Hackers took control of my airbnb account - here is how it happens

This week was the victim of a Russian hacker who got my email and password thru a phishing scam.

She got access to my account (login history says from St Petersburg Russian) and:

  • turned off all notification alerts so I would not be informed of what she was doing,
  • posted 2 fake apartments in my area (photos, description, everything!) on instant booking on my profile,
  • switched my listings all to instant booking
  • and was in the process of changing my email and password when luckily I was just in time to stop her.

Then (as revenge? or to distract me from what she was doing on airbnb? ) she destroyed my main email account, enrolling it into thousands of websites per minute so I get thousands of spams per hour the email must be closed down.

Here is the detailed story of what happened, please read, it can happen to you.

I am tech savvy and very prudent. I fell for this due to the airbnb pressure to respond quickly to inquiries and use my phone to respond instead of waiting till I’m home to use the computer.

(1) Phishing

After landing from a trip I noticed an inquiry from a guest “Camilla” . She wanted to book my place but she saw another with identical photos and wanted to check it was not a scam. She included an airbnb link in her inquiry to another listing. Since it was an internal airbnb link I thought I should check. I clicked on the link and it took me to the airbnb home page (so I thought). It was a phishing site that looked exactly like the airbnb login page. On the small screen of my phone I couldn’t see the url and I couldn’t see the imperfections of the fake airbnb website. I stupidly filled in my email and password. Of course it took me nowhere, so I did it again. Duh, duh, duh.

I’m sure if I had taken the time to do this on my computer at home I would have realized that this was a fishing site.

The URL was exactly like airbnb: https://www.airbnb.com/rooms/2222xxxxx?preview_for_ml=true&guests=1&adults=1 EXCEPT there was an accent over the N in airbnb like a spanish tilde, which I only noticed afterwards.

(2) Camilla now has my airbnb user and password First thing she does is send me another little request asking if I accept pets. Ha!

(3) Deactivating notifications

Next thing Camilla does is deactivate every possible notification, on the settings page, so that I do not receive any email or text messages as she starts modifying all the other parameters of my account.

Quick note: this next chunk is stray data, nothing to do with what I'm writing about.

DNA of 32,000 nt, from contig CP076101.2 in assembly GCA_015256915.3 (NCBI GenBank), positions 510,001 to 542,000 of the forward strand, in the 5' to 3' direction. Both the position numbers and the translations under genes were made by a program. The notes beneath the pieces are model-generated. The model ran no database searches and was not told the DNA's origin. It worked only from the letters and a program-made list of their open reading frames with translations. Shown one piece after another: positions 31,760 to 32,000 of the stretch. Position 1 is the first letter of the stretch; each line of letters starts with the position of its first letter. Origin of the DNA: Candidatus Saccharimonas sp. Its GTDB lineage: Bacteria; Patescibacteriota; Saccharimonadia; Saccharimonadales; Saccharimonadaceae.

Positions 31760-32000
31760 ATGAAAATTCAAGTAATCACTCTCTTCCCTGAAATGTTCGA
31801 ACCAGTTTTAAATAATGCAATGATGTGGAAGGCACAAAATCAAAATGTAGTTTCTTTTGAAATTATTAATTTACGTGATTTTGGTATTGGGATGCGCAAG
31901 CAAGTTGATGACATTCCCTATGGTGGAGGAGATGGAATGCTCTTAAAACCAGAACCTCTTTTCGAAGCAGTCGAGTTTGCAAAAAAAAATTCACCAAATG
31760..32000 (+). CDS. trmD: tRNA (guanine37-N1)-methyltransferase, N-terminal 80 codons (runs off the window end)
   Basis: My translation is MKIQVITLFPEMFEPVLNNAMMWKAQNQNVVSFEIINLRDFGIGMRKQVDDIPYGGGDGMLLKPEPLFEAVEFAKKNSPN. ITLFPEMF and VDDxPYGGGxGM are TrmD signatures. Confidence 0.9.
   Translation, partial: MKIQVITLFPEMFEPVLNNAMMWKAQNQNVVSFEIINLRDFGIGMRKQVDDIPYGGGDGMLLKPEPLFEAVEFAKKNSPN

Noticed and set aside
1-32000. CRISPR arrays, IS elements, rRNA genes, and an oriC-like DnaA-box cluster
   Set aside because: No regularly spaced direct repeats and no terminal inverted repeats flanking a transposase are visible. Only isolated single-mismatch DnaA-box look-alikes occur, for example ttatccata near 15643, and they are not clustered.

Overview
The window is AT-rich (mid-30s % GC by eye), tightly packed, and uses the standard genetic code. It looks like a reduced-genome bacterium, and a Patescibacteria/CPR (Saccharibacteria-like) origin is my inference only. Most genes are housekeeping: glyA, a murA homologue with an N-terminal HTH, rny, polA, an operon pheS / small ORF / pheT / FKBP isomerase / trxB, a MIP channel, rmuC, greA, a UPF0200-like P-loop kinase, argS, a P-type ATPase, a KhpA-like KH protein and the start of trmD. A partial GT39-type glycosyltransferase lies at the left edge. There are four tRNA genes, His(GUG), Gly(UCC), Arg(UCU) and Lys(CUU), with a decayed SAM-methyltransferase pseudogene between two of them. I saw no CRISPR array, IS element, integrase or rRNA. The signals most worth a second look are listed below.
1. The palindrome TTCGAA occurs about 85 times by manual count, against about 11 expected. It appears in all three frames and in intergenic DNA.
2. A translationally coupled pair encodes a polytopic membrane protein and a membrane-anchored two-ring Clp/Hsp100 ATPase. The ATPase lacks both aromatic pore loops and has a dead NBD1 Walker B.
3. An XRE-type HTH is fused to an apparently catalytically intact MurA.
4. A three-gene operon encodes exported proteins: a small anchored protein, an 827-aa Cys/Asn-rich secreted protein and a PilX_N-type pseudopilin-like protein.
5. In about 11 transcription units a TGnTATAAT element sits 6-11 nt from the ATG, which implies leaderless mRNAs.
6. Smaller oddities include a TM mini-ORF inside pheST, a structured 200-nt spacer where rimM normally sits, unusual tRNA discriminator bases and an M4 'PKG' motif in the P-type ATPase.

(4) Created fake postings and switch everything to instant book

She created two fake listings with photos, description, all the parameters up and on instant booking of course. She copied my apartment names and gave similar names to these fake listings.

She switched all of my REAL listings to instant book.

(5) Changed email associated with airbnb account

Camilla waited a bit perhaps to see if I was going to notice. I didn’t!
Next day, she changed the email associated with my account to a new email that she created on mail.com to emulate my email.

Lets say my email is xxx.yyy@gmail.com, she created an email called xxx.yyy@mail.com. Obviously close to the original so an inattentive person would not even notice it!

(6) Spamming - revenge or distraction?

Almost immediately after changing my airbnb password AND messaging airbnb support, who did call back immediately, I started getting hundreds of spam on my email account.

Camilla had used my airbnb email to sign me up for thousands of newsletters, enroll me in forums, sign me up for appointments, free tests, whatever… hundreds of spam start flowing into my main email account.

That account is now impossible to use, I had to shut it down and spend 3 days managing this problem.

The hundreds of spam would also make it difficult for me to spot Airbnb support messages or notifications.

(7) Payout and Paypal account.

Camilla obviously saw everything in my account, my payout details, etc.
She was able to see that I had a paypal account linked to the airbnb email.